It's unclear how North Dakota's 2021 Legislature will operate if the coronavirus pandemic persists, but state leaders have moved to ramp up remote capabilities and mitigate in-person risks.
The Legislative Procedure and Arrangements Committee on Wednesday unanimously approved using up to $1.25 million of the state's $1.25 billion federal CARES Act aid for upgrading House and Senate voting tally boards and enabling remote voting and uploading of committee testimony online. A dashboard for electronic signatures of bill co-sponsors also is forthcoming but isn't a new discussion.
In May, the committee of 10 Republican and Democratic-NPL floor leaders approved using up to $750,000 of CARES Act aid to expand livestreaming and remote capabilities of committee meetings. The goal is to have all of the technology upgrades in place by Oct. 31 to support a potential special session.
Republican majority leaders have refrained from calling a special session but have noted the need to be prepared. State officials have watched tax revenues plummet amid the pandemic, though overall revenues remain ahead of a 2019 forecast. The Legislature met in special session in 2016 to patch a $310 million budget hole.
Democrats have called for a special session for dividing the CARES Act money, to no avail.
'Making the sausage'
The 2021 Legislature is set to convene Jan. 5 in Bismarck after lawmakers' three-day organizational session in December.
The 141-member body has up to 80 days every two years to write new laws and budgets. Hundreds of people, from lawmakers to lobbyists, state officials to students, pack the Capitol for bill hearings and floor sessions.
The Legislative Council, the Legislature's staff of nonpartisan legal and fiscal experts, issued a May memo that the pandemic "presents an unprecedented challenge and may require the North Dakota Legislative Assembly to find new ways to conduct business during the next regular legislative session or a potential special session."
Leaders are hopeful for normalcy.
"It is my intention, I sure hope we can meet face to face because I don't care if it's interim committees or if it's the legislative session or whatever session, I think our best action in, as they say, making sausage for legislation is when we're looking eye to eye at each other and not through this way," House Majority Leader Chet Pollert, R-Carrington, said in the committee's videoconference meeting.
Governor's spokesman Mike Nowatzki said Gov. Doug Burgum and Lt. Gov. Brent Sanford, who are seeking reelection, have had "brief discussion" with legislative leaders about public health and safety measures for 2021, "and there seems to be a common goal to have an in-person regular session in some fashion in 2021."
"But what that will look like has yet to be determined, and ultimately it’s up to Legislative Management," Nowatzki said, referring to a powerful panel of lawmakers who guide the Legislature's work.
House Speaker Larry Klemin, R-Bismarck, distributed a memo to fellow legislative leaders Wednesday outlining items to consider in a "plan B," such as the legal justification for a remote session, how to satisfy quorum and open meeting requirements, and how to conduct remote roll calls and votes. Some of the matters already have been addressed.
"It's important that we know that when we get to session that we are doing it right," Senate Majority Leader Rich Wardner, R-Dickinson, told the committee.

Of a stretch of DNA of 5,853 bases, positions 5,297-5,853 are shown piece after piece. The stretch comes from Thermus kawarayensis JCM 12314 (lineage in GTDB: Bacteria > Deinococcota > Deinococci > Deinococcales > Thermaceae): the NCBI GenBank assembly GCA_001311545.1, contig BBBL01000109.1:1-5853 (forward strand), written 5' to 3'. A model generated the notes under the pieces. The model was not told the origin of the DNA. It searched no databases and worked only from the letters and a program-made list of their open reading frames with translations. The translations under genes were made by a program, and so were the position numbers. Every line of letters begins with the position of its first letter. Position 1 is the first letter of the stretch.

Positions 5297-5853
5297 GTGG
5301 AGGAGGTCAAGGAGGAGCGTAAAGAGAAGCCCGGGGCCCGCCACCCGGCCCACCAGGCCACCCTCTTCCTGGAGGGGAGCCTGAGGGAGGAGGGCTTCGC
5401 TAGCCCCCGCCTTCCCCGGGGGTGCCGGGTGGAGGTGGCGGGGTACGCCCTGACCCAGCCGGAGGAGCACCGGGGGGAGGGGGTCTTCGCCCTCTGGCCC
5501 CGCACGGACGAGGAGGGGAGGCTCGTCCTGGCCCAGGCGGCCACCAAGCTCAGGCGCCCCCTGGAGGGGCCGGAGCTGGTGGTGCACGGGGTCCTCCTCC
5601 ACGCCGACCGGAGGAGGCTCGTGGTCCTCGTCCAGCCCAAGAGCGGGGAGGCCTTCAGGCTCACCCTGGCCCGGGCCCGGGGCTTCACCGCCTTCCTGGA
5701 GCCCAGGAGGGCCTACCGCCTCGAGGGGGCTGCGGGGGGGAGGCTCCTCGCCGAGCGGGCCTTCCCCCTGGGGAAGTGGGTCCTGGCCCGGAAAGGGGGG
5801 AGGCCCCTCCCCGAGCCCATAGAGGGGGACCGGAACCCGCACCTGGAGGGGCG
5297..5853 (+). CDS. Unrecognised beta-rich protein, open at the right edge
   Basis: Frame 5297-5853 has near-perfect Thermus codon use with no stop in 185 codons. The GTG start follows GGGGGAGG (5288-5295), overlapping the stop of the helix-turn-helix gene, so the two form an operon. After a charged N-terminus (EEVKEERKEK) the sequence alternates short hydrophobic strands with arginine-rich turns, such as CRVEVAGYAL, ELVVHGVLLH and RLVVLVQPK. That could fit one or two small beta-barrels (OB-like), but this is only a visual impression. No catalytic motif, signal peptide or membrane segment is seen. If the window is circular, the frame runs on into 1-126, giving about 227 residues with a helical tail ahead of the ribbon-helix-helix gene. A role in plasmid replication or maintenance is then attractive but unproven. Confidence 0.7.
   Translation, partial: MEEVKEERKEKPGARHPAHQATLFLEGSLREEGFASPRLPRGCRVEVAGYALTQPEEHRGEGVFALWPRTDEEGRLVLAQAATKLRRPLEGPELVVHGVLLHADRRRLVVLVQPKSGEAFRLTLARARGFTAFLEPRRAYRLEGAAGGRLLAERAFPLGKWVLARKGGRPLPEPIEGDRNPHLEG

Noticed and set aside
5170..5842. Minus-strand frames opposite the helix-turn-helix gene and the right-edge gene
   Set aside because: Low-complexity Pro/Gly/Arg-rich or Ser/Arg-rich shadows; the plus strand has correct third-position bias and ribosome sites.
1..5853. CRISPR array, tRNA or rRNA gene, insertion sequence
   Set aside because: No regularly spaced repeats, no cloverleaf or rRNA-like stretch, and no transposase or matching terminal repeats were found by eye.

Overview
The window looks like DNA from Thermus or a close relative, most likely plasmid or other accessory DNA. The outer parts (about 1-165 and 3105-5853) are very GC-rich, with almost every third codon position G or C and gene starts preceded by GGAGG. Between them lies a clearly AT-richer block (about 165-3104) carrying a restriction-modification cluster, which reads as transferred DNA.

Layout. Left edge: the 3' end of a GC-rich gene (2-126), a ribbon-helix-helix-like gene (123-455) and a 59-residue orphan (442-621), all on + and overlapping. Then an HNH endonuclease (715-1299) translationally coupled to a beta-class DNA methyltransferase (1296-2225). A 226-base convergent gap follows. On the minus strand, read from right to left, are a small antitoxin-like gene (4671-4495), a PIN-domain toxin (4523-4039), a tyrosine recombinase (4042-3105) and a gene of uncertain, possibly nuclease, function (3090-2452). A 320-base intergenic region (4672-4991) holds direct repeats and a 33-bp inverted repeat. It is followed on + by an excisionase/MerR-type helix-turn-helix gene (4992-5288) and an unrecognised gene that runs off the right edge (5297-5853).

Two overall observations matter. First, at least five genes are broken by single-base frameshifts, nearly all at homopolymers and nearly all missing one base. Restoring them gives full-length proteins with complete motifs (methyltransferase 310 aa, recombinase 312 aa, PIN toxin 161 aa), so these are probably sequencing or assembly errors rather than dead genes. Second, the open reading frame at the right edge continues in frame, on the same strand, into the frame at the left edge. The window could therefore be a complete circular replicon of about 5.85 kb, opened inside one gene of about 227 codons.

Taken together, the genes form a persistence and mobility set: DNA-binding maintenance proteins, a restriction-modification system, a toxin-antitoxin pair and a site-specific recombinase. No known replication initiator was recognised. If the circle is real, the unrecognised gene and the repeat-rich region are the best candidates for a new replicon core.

The 2021 Legislature also might consider a measure for voters in 2022 to change the constitution to specifically allow for a remote session. House Minority Leader Josh Boschee, D-Fargo, advocates the Legislature meet to put a measure on the 2020 ballot for legislative flexibility, rather than have it voted on more than two years from now.
"We've learned in the last four months that's a long time," Boschee said.
The constitution does give the Legislature flexibility for emergencies rendered by disasters of an "enemy attack," but it's questionable if a pandemic applies.
"That was from the 1950s Cold War stuff," said Klemin, whose memo is meant to address legal questions of a remote session. The committee in September will revisit it for proposals and potential rule changes.
"It's pretty hard to sit down at the last minute and try to figure all that out," Klemin said.
Preparing the Capitol already is in motion.
Facility Management Director John Boyle said a number of measures are in place or in the works for 2021, including revamped cleaning procedures.
New is a cleaning worker contracted for $9,700 in CARES Act money on a trial basis for seven weeks specifically to sanitize common surfaces such as door handles in two passes from 8 a.m. to 5 p.m. Monday to Friday in the Capitol. Boyle noted the contractor began after a staff member left and has cost less money. Facility Management likely will continue the service, he said.
The Capitol grounds' bathrooms will have touchless fixtures in place by 2021, including urinals, toilets, sinks and paper towel dispensers, costing a little over $100,000, covered by CARES Act money.
Boyle also received pricing from a contractor for ionizers to kill germs and viruses in the air. For as much as nearly $900,000, all Capitol grounds facilities could be outfitted, he said. Inquiries into that system are in an "infant stage" and need more research and discussion, he added. CARES Act money might be able to cover it, if requested.
Klemin noted that a lot of state lawmakers are in vulnerable categories for the coronavirus, such as age and underlying conditions.
"You shouldn't be expected to risk your life just to be a legislator, so we want to do the work that the people elected us to do but we want to be safe, too," he said.
Reach Jack Dura at 701-250-8225 or firstname.lastname@example.org.
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